course. If we back down from that course right now, we'll be the laughing stock
President: What's worse — damage to our pride or an abortion of
Fed: What's worse — no recovery or no market for our Treasury
securities? We can survive a recession. We cannot survive a shut-out in the
market for Treasuries. Yet if you ignore inflation — just let it run amuck —
that's what you'll get. Investors will shun our Treasury security auctions.
Worse, they'll dump the Treasuries they currently hold in their portfolios.
Ultimately, if we can't sell our bonds, we cannot raise the money we need to run
the government. We can't meet payroll.
President: What about more tax cuts?
Treasury: Also not feasible — and for exactly the same reason
as the Chairman just cited. It would send the signal that we are going to let
the federal budget, already out of control, go to hell in a hand basket. Bond
investors in the U.S. and overseas would sell in panic. We'd be unable to float
new bonds to raise the money we need to run this country.
CEA: Mr. President. It's high time we recognize that the
disease in the economy is deeper than previously recognized. It should have been
abundantly evident in the first years of the decade, but we didn't want to
believe it back then. We didn't want to face the fact that we had more than just
a traditional recession. We also had a bust in technology, a fiasco in
accounting, an unraveling of Wall Street scams. Plus, we had — and still have —
an accumulation of debts and deficits that is unprecedented in our nation's
President: I cannot understand. Everything you're saying sounds
bad. If that's the case, it's time to do MORE — not less. Is this a dire
emergency or not?
Fed: I am convinced that this is not yet a dire emergency. We
have falling auto and housing sales, but that is nothing new. We have falling
stocks and bonds. That has also happened many times before. I have not talked to
the board members or the members of the FOMC in a few days. However, I do have a
fairly good idea of what they would be saying if they were here today.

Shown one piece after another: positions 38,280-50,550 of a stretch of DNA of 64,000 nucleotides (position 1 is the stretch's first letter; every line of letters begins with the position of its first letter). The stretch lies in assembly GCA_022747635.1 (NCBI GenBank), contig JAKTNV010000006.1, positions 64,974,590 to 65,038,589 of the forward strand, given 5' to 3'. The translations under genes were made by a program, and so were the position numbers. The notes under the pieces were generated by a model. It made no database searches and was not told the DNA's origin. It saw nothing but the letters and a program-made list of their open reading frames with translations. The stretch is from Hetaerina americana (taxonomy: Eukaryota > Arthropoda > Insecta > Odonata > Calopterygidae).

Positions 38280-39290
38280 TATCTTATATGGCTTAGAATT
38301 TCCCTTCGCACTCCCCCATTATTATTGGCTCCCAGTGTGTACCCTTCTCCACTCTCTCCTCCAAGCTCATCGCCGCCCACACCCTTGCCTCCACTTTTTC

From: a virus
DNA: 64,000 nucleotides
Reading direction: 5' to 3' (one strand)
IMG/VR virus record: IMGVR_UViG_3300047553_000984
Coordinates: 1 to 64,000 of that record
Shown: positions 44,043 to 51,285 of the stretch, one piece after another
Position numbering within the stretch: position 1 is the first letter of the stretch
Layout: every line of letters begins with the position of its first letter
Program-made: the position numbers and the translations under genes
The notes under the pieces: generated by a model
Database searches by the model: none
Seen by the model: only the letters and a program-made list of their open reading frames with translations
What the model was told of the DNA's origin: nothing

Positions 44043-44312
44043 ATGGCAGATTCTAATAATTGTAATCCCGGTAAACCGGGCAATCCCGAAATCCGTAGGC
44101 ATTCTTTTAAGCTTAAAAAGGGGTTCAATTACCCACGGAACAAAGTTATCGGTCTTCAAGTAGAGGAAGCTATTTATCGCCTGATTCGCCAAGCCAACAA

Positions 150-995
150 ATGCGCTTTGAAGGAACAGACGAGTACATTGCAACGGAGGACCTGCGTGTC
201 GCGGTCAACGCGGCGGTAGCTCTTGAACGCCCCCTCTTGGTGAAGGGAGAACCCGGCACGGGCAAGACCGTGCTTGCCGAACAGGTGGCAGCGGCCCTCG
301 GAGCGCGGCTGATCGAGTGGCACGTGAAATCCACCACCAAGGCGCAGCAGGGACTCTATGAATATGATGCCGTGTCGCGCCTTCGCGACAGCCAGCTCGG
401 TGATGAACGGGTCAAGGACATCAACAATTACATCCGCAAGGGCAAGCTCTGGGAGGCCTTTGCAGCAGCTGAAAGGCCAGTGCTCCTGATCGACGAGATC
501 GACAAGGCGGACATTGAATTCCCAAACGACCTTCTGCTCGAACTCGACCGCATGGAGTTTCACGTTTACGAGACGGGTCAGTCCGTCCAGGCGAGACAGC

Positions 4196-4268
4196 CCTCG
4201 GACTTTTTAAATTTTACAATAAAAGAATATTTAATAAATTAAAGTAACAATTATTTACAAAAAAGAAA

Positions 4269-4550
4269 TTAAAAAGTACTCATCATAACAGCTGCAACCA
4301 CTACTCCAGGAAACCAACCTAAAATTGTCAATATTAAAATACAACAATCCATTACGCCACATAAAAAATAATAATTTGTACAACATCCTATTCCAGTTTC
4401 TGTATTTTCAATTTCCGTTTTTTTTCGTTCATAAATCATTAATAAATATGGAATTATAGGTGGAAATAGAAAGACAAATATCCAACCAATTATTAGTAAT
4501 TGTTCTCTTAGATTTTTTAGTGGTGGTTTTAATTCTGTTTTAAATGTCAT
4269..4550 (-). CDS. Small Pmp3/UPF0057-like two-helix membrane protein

President: What would that be?
Fed: There would probably be some disagreement with respect to
your question — is this an emergency or not? However, there would be no
disagreement on the best mechanism for responding to any emergency: They would
sternly urge a steady, measured approach and staying on course with rising
interest rates. We must never forget the other, hidden risks in our economy
President: What risks?
Fed: First is the budget. If the budget were robust
fundamentally, maybe we could get away with lowering interest rates or lowering
taxes again. Unfortunately, that is absolutely not the case. In addition to our
official deficit estimates of over $500 billion, there's an off-balance-sheet
deficit of a few hundred billion more.
THE RISK OF A DOLLAR DECLINE
President: Is that correct?
Secretary: I'm afraid it is.
Fed: The second risk is the dollar. The dollar went up for
years, so it was often assumed the dollar was strong, that it was not a risk.
Not so. Foreign investors hold close to $5 trillion in U.S. stocks and bonds.
They are the single largest owner of most of our asset categories — larger than
our domestic banks, insurers, or any other single domestic sector. If you do
anything to shatter their confidence, if you frighten them in any way, look out
President: Can't we afford to let it fall for a while? Won't
that help America become more competitive? Won't it help stop American jobs from
being lost to cheap-wage countries like China and India?
CEA: Perhaps. But that's assuming you can control the dollar
decline. Suppose it starts falling beyond your control. Then what are you going
Fed: Plus, as you've seen in recent months, there's a third
risk — real estate. In recent years, a lot of people have been saying money was
leaving the stock market and going into real estate. That was only partially
true. The primary source of money for real estate has always been mortgage debt,
and we now have outstanding mortgage debt approaching $7 trillion. But it is not